Since gaining power in 2010, the coalition government in the UK has been committed to what it has described as the “most radical reform to the employment law system for decades,” as it seeks to assist businesses and promote economic growth. The reforms envisaged by the government are now starting to take shape, with more expected during the remainder of this Parliament.

Current Changes

Several reforms have already been implemented, with the following having come into effect on 6 April 2012:

  • The qualifying period for unfair dismissal claims has been increased from one to two years for those employees who started work on or after 6 April 2012.
  • The Employment Tribunal system is currently in the process of being reviewed. However, new measures have already been introduced for claims presented on or after 6 April 2012, which include:
    • An increase in the amount of a deposit order that an Employment Tribunal can make a party pay where their claim has little reasonable prospect of success, from £500 to £1,000.
    • An increase in the maximum amount of costs that may be awarded by an Employment Tribunal, from £10,000 to £20,000.
    • Witness statements will now be taken as read at the hearing, unless the judge or Employment Tribunal directs otherwise.
    • State-funded witness expenses have been withdrawn, with the Employment Tribunal having the ability to direct parties to pay witness expenses.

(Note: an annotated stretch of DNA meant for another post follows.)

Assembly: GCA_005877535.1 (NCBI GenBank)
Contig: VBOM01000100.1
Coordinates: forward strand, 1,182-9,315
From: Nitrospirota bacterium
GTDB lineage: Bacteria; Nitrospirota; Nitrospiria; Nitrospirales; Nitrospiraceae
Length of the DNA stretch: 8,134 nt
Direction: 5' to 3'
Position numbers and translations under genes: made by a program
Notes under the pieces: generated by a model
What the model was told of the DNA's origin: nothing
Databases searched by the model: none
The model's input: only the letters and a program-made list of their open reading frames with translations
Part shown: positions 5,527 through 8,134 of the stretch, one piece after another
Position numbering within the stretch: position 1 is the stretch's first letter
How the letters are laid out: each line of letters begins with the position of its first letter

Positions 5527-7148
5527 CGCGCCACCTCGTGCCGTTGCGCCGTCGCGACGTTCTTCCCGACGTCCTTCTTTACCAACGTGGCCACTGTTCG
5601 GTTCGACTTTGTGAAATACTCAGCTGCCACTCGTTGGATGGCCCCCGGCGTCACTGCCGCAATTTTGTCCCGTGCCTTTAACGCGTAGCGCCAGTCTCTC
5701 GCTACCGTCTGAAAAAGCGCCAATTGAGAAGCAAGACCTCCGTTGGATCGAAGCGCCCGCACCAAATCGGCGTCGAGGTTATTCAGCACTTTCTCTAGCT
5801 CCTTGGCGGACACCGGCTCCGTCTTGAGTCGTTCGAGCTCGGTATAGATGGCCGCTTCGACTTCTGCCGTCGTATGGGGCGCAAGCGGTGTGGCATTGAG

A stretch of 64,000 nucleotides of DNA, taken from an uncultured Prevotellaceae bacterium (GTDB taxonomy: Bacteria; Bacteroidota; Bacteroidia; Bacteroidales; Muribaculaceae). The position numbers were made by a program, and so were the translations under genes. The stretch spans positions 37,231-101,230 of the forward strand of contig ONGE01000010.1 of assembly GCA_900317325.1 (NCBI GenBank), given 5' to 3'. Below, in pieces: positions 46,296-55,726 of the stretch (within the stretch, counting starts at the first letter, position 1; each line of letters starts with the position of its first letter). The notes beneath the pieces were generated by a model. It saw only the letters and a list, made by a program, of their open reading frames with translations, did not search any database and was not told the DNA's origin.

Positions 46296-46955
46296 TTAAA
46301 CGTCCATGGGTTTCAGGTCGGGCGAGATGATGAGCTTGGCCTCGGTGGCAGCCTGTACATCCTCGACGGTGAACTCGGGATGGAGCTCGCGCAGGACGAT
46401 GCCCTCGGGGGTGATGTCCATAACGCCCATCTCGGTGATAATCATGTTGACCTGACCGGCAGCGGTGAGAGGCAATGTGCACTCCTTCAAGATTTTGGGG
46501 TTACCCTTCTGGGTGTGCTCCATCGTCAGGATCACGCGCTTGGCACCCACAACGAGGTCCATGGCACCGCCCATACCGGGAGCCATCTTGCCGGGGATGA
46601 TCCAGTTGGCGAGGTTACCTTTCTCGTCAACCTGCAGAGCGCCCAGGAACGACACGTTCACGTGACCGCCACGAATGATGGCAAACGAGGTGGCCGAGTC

• An employment judge will sit alone in unfair dismissal cases heard after 6 April 2012 (unless the Employment Tribunal directs otherwise).  

Further Plans

Last month, the even more radical Enterprise and Regulatory Reform Bill was presented to Parliament for discussion. The key proposed measures in the Bill so far include:

  • A mandatory requirement for prospective claimants to contact the Advisory, Conciliation and Arbitration Service (ACAS) first before making their tribunal claim, so that the parties can attempt pre-claim conciliation.
  • The introduction of a “rapid resolution scheme” to deal with low-value straightforward claims, where with the parties’ consent, in which a “legal officer” will be able to determine proceedings without the need for a full hearing.
  • The power to change the maximum compensatory award for unfair dismissal, with the new limit being the lower of (i) a set amount (between one and three times the median annual earnings—currently £26,200—as set out by the Office of National Statistics) or (ii) a certain number of weeks’ pay (but not less than 52 weeks’ pay).
  • A discretionary power for Employment Tribunals to impose financial penalties on employers who lose in proceedings where they are found to have breached an employee’s rights and their behaviour in committing the breach was found to have one or more aggravating features. The amount of such penalty will be half of the total award made by an Employment Tribunal (subject to a maximum cap of £5,000), which will be paid by the employer to the Exchequer, but can be reduced by 50 percent if the employer pays within 21 days.
  • The whistleblowing “loophole”, which currently enables a disclosure by an employee in relation to breach of their own contract of employment to constitute a protected disclosure, will be addressed. Claimants will need to show that they believe their disclosure to be made in the public interest, and that their belief was reasonable in the circumstances, in order for their whistleblowing claim to succeed.